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CINCINNATI -- On another gorgeous, sun-kissed, eighty-degree, early-autumn day in this Ohio River city, the Iowa Chicago Cubs defeated the Cincinnati Reds 4-0, reveling in winning yet again in front of a crowd that was a sea of blue and white pinstripes and Cub caps, cheering Cub fans from all over the Midwest (including, sitting in front of us in right field today, a family whose parents are Cub fans and whose two young daughters were rooting for the Reds. When we asked the parents why, they just shrugged their shoulders).

Apart from Ryan Theriot, who has spent the entire season on the major league roster, the rest of the eight position players today spent most or all of the year playing for Triple-A Iowa, and in the first three innings, Matt Murton, Geovany Soto, and Ronny Cedeno hit like they had hit while they were at Iowa (which prompted many, many posts that Soto, in particular, be called up). Murton and Cedeno homered; Soto had three hits, including a booming double that sent Reds CF Norris Hopper to the bench with a groin pull after the top of the first inning.

Meanwhile, Rich Hill was absolutely outstanding, giving up only a one-out walk to Edwin Encarnacion in the fifth inning and a double to Hopper's replacement, ex-Cub Buck Coats, breaking up the no-hitter with two out in the sixth inning.

Hill threw seventy-nine pitches in finishing the sixth by getting Jeff Keppinger to pop to Theriot. I wonder if he would have been allowed to finish if he had still had the no-hitter going into the seventh. No matter -- Sean Marshall threw two nice innings in relief, and Scott Eyre finished up with a scoreless inning, marred only by accidentally hitting Keppinger. The back-to-back shutouts are the first for the Cubs since June 26-28, 2005, vs. the White Sox and Brewers.

So the only thing that really had meaning today were the outings of the pitchers -- Hill looked terrific, spotting his curveball well, and I thought he had had Coats struck out a couple of pitches before he hit his double, and that's very important, as it seems likely Hill will get the call for game three of the Division Series next Saturday at Wrigley Field.

None of the regulars came close to getting into today's game, a well-deserved rest. And it was nice to watch what amounted to an exhibition game, with no pressure to win at all costs. A win of any type is always nice, and the bench players went at today's game with the same determination and drive that we saw last night -- yet another good sign, because some of these players will play key bench roles during the playoffs, and I assume that today was also an "audition" of sorts for players who might be "on the bubble" for making the postseason roster. Jim Hendry and Lou Piniella met early Saturday to discuss this very topic, but nothing's been finalized yet (it doesn't have to be until Wednesday morning), and:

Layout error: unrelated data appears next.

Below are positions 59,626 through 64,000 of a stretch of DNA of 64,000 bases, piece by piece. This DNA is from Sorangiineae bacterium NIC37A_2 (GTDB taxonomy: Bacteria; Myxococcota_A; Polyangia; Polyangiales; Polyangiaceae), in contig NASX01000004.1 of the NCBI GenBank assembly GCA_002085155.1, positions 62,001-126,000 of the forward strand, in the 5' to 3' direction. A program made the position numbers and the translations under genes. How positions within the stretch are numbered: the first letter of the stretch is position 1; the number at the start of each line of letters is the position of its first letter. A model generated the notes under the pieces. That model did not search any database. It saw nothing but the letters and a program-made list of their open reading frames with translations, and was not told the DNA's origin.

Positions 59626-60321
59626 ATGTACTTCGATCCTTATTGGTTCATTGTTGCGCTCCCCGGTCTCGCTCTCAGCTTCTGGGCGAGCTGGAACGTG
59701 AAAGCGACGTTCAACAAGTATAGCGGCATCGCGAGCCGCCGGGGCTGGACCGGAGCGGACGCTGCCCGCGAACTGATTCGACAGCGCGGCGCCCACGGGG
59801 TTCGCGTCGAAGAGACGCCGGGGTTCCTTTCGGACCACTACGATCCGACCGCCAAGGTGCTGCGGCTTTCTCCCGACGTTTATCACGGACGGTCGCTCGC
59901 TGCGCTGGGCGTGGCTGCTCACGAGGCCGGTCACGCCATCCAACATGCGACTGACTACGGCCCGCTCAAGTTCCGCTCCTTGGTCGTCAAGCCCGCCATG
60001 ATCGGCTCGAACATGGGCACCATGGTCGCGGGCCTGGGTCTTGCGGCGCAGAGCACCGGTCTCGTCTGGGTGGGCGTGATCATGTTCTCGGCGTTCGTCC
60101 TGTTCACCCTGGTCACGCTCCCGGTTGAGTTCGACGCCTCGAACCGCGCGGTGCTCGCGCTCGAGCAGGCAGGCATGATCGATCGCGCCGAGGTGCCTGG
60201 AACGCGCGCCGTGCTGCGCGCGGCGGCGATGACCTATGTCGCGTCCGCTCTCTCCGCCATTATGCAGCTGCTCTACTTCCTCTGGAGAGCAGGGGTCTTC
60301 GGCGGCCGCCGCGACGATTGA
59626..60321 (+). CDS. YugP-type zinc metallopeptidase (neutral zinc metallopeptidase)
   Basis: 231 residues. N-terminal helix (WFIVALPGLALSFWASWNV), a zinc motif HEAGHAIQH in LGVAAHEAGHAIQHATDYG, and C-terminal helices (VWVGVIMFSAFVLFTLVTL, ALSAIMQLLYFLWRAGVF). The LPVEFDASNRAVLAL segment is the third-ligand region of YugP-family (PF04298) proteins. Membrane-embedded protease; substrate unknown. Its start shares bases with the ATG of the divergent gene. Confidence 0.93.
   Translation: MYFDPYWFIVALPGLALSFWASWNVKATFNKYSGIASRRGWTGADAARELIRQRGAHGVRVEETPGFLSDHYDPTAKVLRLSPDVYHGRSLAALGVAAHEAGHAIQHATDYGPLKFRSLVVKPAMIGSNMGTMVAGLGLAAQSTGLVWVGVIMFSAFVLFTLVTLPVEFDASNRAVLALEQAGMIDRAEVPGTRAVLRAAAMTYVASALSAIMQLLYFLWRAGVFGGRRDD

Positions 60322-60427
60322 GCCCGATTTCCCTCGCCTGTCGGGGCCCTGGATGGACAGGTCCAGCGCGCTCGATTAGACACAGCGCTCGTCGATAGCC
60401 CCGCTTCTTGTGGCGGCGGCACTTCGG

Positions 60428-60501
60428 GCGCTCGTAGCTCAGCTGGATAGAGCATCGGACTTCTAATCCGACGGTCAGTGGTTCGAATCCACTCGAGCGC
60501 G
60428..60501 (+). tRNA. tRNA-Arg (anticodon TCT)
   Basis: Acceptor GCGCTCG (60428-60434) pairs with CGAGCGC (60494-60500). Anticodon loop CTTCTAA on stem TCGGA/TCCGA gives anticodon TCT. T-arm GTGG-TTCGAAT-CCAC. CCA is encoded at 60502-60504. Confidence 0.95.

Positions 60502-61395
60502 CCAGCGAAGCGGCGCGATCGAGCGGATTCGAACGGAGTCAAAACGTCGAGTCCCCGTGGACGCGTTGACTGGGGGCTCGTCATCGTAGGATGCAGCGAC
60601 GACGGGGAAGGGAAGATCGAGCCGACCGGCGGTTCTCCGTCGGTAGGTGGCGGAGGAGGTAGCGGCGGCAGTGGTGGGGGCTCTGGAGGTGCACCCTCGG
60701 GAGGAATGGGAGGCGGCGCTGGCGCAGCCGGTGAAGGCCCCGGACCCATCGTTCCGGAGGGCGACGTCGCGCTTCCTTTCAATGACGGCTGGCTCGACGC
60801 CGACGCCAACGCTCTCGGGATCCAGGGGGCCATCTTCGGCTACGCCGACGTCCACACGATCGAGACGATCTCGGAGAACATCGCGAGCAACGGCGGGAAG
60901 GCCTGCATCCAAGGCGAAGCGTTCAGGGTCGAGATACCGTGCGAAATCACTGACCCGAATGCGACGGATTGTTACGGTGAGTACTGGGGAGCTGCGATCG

One decision that will likely go down to the wire is the availability of left-handed hitter Daryle Ward, who sprained his left hand sliding into second base in Florida.

On Saturday, Ward was icing his hand every 45 minutes, and there was still a lot of swelling.

"It make take through the workout on Tuesday to make a decision on Daryle," Hendry said.

The Cubs were expected to go with 11 pitchers for the NLDS, and Hendry said he was comfortable with the flexibility they had. It certainly took everybody's effort to win the NL Central crown for the first time since 2003.

That's not good news about Ward, because the team can surely use his bat, and I assume he'd have played first base today instead of Henry Blanco, had he been healthy.

Tomorrow, Ted Lilly will start -- just to get some work in; don't expect him to throw more than two or three innings. There is one statistical milestone that can be achieved tomorrow: if Mark DeRosa can go 4-for-4, he'd finish the season hitting .300. He's already had two 5-for-5 games against the Reds this year, so this isn't beyond possibility. Also, the Cubs have now won 85 games. Since the adoption of the 162-game schedule in the National League in 1962, the Cubs have never finished a season with 85 wins (except for the strike season of 1972) -- or 86 wins, either, so winning tomorrow would establish yet another new benchmark.

I have been to 130 Cub road games, and never in all the years, and all the cities I have been to, have I seen two road games which sounded and felt like home games. There were Cub-centric signs everywhere -- ran into one guy who had bought a division title T-shirt in Wrigleyville last night, then drove down for today's game -- and dozens of "W" flags on display in the ninth inning. It's a credit to each and every one of you, every one of us, to have patiently persevered through good years and bad, and now we stand at the cusp of October, with yet another shot at deliverance and redemption and victory.